There have been occasions when our spirited debate crossed the line and our expression of love and respect slipped—times when neither of us would yield to the other. On those occasions, we had to seek forgiveness from one another, and from God as well.
Submission can be tough. It has been discussed a great deal throughout the life of the church. I’ve heard some really excellent messages about it, and some that weren’t so great. And by not great, I mean they weren’t based in Scripture.
The Bible is clear: we are to submit to one another. Early on, God said it was not good for man to be alone; he needed a help meet. The word for help meet in the Hebrew of Genesis 2:18 is used nineteen additional times in the Bible, all in reference to “aid in battle”—aid that usually came from God. Standing with your spouse against the attacks of the enemy to establish and protect your marriage is an important role. And it’s always a choice.
God created a specific pattern for marriage so that disputes are never left undecided or one-sided: “Wives, submit to your own husbands as you do to the Lord” (Ephesians 5:22 NIV). “Husbands, love your wives, just as Christ loved the church and gave himself up for her” (Ephesians 5:25 NIV). God placed the husband at the head of the home, a position not to exalt him but to create order. My mother would say that anything with two heads is a monster. I’ve seen husbands and wives vie for headship in marriage, battling for top spot, and it’s not pretty. Often the monster devours the marriage, and even if the union is not dissolved, peace and unity vanish.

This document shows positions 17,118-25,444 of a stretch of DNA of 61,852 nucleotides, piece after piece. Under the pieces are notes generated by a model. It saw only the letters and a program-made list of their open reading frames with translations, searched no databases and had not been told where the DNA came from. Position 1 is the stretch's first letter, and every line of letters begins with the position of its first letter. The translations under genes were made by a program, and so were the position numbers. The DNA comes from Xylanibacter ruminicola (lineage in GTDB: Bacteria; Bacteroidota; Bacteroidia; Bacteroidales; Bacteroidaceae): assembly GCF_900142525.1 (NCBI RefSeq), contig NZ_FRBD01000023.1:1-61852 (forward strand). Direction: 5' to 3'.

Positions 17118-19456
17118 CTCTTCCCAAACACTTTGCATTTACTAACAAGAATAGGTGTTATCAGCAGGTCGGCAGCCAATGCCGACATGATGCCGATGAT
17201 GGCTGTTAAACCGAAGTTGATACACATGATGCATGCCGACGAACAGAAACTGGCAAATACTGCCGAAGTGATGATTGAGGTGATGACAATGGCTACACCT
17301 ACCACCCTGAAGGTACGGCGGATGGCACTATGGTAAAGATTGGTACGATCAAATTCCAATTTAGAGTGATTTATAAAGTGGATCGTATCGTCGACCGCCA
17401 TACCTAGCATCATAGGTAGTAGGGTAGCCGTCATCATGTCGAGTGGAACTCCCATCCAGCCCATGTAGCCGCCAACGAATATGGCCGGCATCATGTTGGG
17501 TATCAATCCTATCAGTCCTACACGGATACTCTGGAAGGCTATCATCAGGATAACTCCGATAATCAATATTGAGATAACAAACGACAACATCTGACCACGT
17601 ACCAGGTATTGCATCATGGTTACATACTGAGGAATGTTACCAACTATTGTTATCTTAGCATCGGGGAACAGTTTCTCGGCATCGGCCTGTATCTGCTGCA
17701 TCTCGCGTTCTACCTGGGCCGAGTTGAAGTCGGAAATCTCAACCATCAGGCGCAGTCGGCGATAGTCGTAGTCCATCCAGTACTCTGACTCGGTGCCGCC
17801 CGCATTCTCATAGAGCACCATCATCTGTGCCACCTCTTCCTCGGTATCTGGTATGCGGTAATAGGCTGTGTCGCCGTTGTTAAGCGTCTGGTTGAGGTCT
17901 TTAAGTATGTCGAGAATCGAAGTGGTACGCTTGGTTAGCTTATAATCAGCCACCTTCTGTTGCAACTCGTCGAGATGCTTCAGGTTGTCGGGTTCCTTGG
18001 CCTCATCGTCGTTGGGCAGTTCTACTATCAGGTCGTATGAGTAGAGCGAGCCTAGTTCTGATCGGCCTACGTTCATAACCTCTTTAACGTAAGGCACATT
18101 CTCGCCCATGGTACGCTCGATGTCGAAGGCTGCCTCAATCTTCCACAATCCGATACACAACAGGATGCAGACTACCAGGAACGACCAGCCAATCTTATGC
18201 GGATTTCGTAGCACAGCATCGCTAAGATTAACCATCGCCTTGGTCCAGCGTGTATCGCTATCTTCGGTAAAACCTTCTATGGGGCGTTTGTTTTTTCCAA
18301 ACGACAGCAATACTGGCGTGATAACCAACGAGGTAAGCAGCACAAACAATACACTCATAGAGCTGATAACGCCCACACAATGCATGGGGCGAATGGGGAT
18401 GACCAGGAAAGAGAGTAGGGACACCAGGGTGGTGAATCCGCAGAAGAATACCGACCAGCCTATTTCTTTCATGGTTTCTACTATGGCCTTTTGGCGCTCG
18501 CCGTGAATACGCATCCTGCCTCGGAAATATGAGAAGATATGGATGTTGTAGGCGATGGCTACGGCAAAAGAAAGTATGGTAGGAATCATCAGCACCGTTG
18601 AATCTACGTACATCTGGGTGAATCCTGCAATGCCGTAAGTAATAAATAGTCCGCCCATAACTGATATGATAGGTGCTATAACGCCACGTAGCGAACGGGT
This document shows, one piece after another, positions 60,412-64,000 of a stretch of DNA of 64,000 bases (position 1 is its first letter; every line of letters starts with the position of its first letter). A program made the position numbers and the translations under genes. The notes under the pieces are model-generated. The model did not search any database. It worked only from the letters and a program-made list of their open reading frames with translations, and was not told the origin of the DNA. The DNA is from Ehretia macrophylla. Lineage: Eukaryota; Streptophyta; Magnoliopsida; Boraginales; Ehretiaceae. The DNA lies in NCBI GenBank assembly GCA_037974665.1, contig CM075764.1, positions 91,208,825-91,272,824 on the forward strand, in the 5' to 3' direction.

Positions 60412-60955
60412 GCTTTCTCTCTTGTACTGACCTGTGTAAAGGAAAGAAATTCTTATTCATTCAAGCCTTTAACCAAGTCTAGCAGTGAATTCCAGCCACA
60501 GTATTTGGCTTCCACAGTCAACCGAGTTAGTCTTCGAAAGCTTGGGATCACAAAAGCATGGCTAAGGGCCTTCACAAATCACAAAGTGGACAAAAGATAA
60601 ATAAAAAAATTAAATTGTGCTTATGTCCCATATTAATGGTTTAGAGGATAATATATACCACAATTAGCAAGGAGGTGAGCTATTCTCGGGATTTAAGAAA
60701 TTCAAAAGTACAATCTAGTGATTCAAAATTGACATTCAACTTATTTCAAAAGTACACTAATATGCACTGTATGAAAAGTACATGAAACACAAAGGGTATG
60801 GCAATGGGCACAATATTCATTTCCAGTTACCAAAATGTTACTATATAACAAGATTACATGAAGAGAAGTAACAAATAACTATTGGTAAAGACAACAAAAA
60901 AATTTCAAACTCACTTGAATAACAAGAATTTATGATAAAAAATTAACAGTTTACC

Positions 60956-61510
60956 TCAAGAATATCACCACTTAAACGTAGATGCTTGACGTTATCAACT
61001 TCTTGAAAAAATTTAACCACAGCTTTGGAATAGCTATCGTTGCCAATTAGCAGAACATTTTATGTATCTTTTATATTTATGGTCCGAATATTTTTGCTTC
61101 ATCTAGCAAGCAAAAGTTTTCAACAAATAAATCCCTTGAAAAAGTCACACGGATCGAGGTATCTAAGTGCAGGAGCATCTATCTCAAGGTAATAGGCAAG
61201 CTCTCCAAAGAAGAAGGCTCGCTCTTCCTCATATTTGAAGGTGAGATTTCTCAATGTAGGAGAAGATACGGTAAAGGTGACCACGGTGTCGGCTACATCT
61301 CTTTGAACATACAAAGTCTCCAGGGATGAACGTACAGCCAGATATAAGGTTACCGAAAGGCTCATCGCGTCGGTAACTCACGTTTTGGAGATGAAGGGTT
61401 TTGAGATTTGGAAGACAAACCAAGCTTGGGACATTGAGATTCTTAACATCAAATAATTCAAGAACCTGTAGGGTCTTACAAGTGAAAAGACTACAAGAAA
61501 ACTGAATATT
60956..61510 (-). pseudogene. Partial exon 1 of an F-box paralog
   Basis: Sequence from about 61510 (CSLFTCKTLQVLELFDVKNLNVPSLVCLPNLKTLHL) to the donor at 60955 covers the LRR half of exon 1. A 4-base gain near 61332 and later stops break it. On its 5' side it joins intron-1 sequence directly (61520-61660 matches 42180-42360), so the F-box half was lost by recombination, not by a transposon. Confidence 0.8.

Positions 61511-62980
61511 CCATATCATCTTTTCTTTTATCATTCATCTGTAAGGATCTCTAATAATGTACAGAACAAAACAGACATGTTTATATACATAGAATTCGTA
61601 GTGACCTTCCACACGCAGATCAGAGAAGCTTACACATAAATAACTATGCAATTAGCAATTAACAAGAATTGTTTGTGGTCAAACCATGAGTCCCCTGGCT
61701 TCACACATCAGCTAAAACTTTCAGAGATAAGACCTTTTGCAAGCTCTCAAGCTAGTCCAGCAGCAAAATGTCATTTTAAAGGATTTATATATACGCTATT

God established the order: my husband is to love me (as Christ loved the church), and he is held accountable as the head of the home. That’s God’s plan, not my husband’s. If I am submitted to God, I will submit to God’s plan. It doesn’t mean I have no input in decisions or the direction for our life together.